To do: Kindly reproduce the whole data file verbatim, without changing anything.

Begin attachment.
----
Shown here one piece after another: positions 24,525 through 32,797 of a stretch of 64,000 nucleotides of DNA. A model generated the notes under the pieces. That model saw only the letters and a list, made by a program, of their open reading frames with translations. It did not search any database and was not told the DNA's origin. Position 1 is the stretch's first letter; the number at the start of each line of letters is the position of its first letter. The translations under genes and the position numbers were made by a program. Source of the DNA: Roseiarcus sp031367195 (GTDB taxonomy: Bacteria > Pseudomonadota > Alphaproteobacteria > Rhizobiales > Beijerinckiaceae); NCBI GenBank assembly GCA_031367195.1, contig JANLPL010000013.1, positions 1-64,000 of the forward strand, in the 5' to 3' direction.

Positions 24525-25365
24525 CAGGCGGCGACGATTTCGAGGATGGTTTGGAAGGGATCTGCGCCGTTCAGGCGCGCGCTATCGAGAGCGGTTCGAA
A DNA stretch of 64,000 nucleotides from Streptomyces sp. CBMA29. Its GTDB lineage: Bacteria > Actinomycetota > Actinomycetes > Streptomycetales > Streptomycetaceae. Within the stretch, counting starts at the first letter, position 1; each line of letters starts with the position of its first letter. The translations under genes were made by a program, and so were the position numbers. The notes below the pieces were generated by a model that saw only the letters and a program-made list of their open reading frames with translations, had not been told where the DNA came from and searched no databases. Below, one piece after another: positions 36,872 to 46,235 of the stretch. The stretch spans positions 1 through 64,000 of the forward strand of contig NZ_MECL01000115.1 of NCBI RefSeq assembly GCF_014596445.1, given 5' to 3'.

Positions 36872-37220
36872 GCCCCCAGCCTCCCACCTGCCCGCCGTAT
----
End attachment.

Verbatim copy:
Shown here one piece after another: positions 24,525 through 32,797 of a stretch of 64,000 nucleotides of DNA. A model generated the notes under the pieces. That model saw only the letters and a list, made by a program, of their open reading frames with translations. It did not search any database and was not told the DNA's origin. Position 1 is the stretch's first letter; the number at the start of each line of letters is the position of its first letter. The translations under genes and the position numbers were made by a program. Source of the DNA: Roseiarcus sp031367195 (GTDB taxonomy: Bacteria > Pseudomonadota > Alphaproteobacteria > Rhizobiales > Beijerinckiaceae); NCBI GenBank assembly GCA_031367195.1, contig JANLPL010000013.1, positions 1-64,000 of the forward strand, in the 5' to 3' direction.

Positions 24525-25365
24525 CAGGCGGCGACGATTTCGAGGATGGTTTGGAAGGGATCTGCGCCGTTCAGGCGCGCGCTATCGAGAGCGGTTCGAA
A DNA stretch of 64,000 nucleotides from Streptomyces sp. CBMA29. Its GTDB lineage: Bacteria > Actinomycetota > Actinomycetes > Streptomycetales > Streptomycetaceae. Within the stretch, counting starts at the first letter, position 1; each line of letters starts with the position of its first letter. The translations under genes were made by a program, and so were the position numbers. The notes below the pieces were generated by a model that saw only the letters and a program-made list of their open reading frames with translations, had not been told where the DNA came from and searched no databases. Below, one piece after another: positions 36,872 to 46,235 of the stretch. The stretch spans positions 1 through 64,000 of the forward strand of contig NZ_MECL01000115.1 of NCBI RefSeq assembly GCF_014596445.1, given 5' to 3'.

Positions 36872-37220
36872 GCCCCCAGCCTCCCACCTGCCCGCCGTAT